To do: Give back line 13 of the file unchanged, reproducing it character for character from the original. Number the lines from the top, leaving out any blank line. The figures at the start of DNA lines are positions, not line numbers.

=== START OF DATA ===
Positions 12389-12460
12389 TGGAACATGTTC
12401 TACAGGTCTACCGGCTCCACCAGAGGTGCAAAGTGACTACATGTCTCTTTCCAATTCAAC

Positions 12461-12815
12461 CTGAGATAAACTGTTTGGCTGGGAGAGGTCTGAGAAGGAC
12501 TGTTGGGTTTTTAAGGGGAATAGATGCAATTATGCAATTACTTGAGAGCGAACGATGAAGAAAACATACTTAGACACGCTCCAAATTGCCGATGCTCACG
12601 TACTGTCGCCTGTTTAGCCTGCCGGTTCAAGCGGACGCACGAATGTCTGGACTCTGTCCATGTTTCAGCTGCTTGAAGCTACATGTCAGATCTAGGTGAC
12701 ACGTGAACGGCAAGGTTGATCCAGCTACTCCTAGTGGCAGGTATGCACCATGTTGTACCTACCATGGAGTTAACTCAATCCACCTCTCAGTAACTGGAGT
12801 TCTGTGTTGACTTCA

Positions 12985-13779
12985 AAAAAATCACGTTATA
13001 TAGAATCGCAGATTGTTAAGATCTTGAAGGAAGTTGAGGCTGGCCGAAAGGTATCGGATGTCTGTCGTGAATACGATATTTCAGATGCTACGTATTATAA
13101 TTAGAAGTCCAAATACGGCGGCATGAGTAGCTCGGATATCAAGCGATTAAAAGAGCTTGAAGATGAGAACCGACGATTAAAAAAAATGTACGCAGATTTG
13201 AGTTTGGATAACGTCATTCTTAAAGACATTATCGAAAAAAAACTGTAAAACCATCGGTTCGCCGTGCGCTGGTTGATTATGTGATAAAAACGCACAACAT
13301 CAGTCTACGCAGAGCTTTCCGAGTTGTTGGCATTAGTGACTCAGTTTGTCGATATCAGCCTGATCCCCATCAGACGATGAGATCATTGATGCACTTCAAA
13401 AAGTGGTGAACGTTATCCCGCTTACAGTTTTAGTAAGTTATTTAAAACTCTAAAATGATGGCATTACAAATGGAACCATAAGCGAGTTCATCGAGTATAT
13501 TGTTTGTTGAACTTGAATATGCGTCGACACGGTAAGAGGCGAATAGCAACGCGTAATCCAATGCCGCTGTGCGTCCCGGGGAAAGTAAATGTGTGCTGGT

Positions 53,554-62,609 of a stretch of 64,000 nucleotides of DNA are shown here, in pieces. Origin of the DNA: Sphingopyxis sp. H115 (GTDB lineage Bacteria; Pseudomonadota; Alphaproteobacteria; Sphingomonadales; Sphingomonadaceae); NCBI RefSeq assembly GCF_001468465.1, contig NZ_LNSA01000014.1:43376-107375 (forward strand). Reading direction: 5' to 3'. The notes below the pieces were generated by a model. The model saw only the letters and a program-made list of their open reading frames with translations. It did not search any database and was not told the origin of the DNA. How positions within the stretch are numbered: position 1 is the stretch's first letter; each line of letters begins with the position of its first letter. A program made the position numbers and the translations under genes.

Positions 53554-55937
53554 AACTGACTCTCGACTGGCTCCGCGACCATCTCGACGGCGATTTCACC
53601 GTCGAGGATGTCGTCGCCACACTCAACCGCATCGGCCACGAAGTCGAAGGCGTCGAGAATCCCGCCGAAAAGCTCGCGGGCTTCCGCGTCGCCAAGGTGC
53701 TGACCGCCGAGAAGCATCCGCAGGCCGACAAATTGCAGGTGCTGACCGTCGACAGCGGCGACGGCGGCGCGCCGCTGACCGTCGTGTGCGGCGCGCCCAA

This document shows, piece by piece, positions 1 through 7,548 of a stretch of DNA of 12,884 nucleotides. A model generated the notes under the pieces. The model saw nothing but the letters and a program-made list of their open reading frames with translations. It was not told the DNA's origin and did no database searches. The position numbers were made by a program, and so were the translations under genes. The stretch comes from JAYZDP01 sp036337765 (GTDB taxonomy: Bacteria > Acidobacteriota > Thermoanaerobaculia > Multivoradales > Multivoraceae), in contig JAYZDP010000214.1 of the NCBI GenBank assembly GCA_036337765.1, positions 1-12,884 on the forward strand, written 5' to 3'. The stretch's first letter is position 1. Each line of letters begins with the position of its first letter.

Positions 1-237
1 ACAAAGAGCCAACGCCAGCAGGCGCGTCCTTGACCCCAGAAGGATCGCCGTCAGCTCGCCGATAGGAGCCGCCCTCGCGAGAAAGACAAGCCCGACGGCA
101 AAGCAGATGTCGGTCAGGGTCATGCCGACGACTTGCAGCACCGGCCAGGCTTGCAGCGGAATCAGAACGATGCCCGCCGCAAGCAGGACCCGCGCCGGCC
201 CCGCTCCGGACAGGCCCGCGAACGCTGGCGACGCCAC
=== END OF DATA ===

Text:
13101 TTAGAAGTCCAAATACGGCGGCATGAGTAGCTCGGATATCAAGCGATTAAAAGAGCTTGAAGATGAGAACCGACGATTAAAAAAAATGTACGCAGATTTG